Author Topic: Muting strings while strumming  (Read 3529 times)

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Offline PsychicSidekick

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Muting strings while strumming
« on: January 18, 2012, 03:06:38 am »
I'm really enjoying tha RUST DVD and I'm thinking to moving to the RUST 2 DVD, but first I'd like to sort out this little (?) issue:

I've noticed that my strumming is much more fluent when I'm muting unwanted strings with my thumb around the neck and strumming all the six strings. Let's say I'm playing an A chord, it helps my strumming if I just keep the E string muted and strum across all the 6 strings. Same goes for C and D chords.  Is it a bad habit to get into? Should I aim for 5 or 4 particular strings even if I'm keeping the unwanted strings muted with my left hand? While doing it my way I find that I can focus solely on keeping the rhytm consistent and keeping the chords at equal volume. I'd also like to point out, that when I'm playing a D chords I'm mostly strumming top 5 strings and 6 for A and C.

Should I just practice hitting the "correct" amount of strings or keep going with my method? Is it similar to the string muting lesson from the Intermediate Method? I remember Justin talking about not worrying about it too much and trying to develop as a player first. Is it that kind of deal with the issue I've just brought up?


Offline Bootstrap

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Re: Muting strings while strumming
« Reply #1 on: January 18, 2012, 04:37:25 am »
Yep - you should practice hitting the correct strings - but your thumb is good insurance - so do both.
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Offline jacksroadhouse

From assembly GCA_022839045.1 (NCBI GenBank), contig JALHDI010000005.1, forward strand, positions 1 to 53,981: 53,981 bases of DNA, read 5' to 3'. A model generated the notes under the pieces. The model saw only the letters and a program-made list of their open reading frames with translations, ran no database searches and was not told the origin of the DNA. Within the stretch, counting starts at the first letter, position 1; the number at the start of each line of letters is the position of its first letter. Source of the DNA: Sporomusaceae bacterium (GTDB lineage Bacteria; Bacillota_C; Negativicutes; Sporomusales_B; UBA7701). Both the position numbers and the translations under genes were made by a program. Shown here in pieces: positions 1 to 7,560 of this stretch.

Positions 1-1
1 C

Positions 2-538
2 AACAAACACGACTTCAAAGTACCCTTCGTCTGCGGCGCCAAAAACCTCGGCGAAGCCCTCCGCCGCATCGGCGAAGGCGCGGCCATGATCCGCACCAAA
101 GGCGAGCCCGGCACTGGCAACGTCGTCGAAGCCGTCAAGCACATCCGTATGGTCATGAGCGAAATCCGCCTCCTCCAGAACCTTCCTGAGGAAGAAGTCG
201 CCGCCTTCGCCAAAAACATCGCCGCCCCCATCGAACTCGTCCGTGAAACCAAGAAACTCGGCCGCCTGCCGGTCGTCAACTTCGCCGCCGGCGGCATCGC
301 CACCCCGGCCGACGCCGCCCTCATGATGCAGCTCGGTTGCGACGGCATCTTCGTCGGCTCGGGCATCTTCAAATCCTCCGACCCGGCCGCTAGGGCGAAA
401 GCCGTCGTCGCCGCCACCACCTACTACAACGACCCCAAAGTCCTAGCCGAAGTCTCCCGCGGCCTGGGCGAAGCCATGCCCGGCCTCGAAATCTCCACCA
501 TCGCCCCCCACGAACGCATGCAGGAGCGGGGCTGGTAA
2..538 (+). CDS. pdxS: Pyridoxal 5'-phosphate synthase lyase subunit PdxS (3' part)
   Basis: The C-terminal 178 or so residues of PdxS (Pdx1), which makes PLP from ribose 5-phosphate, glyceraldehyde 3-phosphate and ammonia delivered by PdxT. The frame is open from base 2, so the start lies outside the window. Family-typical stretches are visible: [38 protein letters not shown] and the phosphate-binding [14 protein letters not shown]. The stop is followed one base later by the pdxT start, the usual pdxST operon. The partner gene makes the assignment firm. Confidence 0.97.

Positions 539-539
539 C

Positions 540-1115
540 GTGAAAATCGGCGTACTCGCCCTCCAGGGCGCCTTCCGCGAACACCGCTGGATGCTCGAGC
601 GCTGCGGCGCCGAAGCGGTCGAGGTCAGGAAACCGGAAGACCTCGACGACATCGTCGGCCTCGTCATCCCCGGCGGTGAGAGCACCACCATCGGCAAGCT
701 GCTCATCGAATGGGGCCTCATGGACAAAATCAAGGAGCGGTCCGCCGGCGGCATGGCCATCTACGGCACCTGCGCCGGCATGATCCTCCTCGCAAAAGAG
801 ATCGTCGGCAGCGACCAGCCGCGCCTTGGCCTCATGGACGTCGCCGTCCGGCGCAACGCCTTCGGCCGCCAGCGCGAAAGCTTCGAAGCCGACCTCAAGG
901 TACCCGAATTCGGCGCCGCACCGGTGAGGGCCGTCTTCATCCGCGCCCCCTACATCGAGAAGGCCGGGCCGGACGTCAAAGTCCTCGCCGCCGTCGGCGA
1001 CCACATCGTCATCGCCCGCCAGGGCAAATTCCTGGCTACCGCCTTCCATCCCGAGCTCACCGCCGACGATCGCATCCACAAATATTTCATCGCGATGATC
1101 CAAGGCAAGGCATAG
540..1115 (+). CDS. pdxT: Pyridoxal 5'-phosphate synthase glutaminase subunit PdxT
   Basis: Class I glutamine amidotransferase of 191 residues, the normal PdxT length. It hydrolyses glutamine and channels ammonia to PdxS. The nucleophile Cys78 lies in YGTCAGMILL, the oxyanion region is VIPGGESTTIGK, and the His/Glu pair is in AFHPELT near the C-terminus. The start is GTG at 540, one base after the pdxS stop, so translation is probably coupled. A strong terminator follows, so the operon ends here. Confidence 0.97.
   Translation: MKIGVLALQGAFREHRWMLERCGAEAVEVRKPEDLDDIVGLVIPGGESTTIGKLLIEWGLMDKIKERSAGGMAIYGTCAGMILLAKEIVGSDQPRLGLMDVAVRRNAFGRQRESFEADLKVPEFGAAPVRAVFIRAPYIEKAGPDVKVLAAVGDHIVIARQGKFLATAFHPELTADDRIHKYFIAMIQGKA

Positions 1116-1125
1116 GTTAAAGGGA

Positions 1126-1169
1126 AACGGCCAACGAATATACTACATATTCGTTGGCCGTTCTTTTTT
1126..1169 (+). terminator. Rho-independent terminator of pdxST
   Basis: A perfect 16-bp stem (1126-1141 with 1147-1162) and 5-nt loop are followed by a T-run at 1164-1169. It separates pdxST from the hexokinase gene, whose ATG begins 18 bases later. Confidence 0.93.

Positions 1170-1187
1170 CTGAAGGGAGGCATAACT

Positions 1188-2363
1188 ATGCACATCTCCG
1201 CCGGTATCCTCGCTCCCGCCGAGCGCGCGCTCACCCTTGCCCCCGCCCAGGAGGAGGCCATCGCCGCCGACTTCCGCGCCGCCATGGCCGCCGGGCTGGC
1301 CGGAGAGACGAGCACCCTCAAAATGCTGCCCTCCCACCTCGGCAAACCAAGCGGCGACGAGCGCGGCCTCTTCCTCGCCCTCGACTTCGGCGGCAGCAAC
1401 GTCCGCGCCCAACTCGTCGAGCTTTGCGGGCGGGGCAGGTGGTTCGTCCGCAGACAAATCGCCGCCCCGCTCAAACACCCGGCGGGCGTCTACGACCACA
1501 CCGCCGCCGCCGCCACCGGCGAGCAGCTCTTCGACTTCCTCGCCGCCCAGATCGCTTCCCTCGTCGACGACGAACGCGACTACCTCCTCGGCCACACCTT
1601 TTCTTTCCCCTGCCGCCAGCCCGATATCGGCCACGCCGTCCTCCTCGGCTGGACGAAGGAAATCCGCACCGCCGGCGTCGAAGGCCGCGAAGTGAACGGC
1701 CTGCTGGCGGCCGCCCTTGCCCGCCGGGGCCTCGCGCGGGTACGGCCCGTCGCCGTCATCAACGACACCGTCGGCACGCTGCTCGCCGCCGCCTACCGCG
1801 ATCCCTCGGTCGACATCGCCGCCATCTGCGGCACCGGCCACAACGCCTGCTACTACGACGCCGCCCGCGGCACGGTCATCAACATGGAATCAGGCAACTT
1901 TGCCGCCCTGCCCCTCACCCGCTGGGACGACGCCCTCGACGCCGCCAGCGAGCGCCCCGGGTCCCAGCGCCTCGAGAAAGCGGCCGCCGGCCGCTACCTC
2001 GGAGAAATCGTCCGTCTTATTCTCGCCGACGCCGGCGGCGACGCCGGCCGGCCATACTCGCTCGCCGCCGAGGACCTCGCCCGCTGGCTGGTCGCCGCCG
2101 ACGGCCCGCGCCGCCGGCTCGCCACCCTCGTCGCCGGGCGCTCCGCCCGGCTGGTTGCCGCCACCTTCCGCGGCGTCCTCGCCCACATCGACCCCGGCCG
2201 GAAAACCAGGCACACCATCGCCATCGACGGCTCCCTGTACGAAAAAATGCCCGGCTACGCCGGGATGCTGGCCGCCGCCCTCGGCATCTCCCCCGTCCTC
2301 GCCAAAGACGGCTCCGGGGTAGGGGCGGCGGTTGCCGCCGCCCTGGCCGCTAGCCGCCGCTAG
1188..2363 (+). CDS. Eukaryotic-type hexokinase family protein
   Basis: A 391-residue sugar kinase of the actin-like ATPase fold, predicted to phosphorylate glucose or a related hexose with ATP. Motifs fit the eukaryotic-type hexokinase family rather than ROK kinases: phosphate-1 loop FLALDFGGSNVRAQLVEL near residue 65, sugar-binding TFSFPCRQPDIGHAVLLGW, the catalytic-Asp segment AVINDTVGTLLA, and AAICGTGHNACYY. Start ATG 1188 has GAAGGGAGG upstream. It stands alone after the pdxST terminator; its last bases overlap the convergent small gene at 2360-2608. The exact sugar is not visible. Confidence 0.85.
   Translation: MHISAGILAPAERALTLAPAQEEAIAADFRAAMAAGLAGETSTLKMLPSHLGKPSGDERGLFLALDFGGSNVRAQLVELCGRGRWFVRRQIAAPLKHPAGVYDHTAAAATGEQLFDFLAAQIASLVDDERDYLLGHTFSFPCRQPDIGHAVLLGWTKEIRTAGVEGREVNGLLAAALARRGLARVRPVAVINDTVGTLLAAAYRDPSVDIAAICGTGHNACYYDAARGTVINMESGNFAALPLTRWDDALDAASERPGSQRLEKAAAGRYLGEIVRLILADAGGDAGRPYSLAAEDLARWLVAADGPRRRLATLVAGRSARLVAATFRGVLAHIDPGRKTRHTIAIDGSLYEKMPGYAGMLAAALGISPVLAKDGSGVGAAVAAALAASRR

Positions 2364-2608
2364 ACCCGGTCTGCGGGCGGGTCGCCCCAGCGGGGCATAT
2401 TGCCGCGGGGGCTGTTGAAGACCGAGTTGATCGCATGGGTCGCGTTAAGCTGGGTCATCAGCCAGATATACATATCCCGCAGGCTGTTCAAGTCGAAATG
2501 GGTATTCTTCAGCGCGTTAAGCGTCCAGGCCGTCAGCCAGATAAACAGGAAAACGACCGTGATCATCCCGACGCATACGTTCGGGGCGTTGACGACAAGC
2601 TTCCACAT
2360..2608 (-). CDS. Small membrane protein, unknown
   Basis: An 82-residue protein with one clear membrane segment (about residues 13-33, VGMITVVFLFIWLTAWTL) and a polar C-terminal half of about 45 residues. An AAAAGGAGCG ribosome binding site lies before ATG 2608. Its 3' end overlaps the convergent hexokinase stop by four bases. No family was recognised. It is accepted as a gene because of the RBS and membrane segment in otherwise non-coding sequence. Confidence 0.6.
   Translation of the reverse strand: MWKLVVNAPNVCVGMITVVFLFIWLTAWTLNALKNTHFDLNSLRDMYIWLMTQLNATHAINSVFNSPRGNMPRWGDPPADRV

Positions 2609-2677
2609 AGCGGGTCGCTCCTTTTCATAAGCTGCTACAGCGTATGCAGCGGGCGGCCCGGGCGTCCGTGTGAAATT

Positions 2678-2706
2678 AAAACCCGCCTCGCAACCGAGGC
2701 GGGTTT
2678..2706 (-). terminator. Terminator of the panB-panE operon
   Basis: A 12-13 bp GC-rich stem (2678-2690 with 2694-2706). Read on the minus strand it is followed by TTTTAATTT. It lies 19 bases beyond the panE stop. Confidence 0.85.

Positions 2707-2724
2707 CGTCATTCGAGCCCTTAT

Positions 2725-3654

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Re: Muting strings while strumming
« Reply #2 on: January 18, 2012, 08:36:43 am »
The answer is somewhere in the middle. To always avoid the low E string while strumming full out is nearly impossible (and there's also sympathetic vibration to consider), but you should try not to hit it on purpose. Muted or not, it will make a sound when you hit it and muddy up the chord a little (esp. audible when you're playing through an amp). The trick is to not let it interrupt a fluent strumming motion. Aim for steady improvement, not immediate perfection.

As for the D chord, that's a tricky one. Since the A ist part of the D chord, it's not that big a deal to hit the open 5th string. BUT that's not the D chord in root position anymore. It's a D chord in second inversion or D/A. And it does sound different from the root position. As I said: not a big deal, but imho you should try to learn to avoid the A string with chords with a 4th string root. You'll have to learn thatanyway, since not all of those chords contain an A and some can sound really horible if you play the A.


P.S. If your hands are big enough, you could actually reach over the neck and mute both 5th and 6th string with your thumb (insurance policy), but let's try for some strumming accurany first, okay? ;)

Offline PsychicSidekick

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Re: Muting strings while strumming
« Reply #3 on: January 18, 2012, 04:31:55 pm »
Thanks for your answers. I appreciate them.

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Aim for steady improvement, not immediate perfection.
Man, I'm a huge fan of that sentence.

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P.S. If your hands are big enough, you could actually reach over the neck and mute both 5th and 6th string with your thumb (insurance policy), but let's try for some strumming accurany first, okay? Wink

I'm actually doing that already. I'm muting two low strings with my thumb but I strum 5 strings most of the time, instead of 4.

But yeah, consider your point well taken, I'm def gonna work on my accuracy now.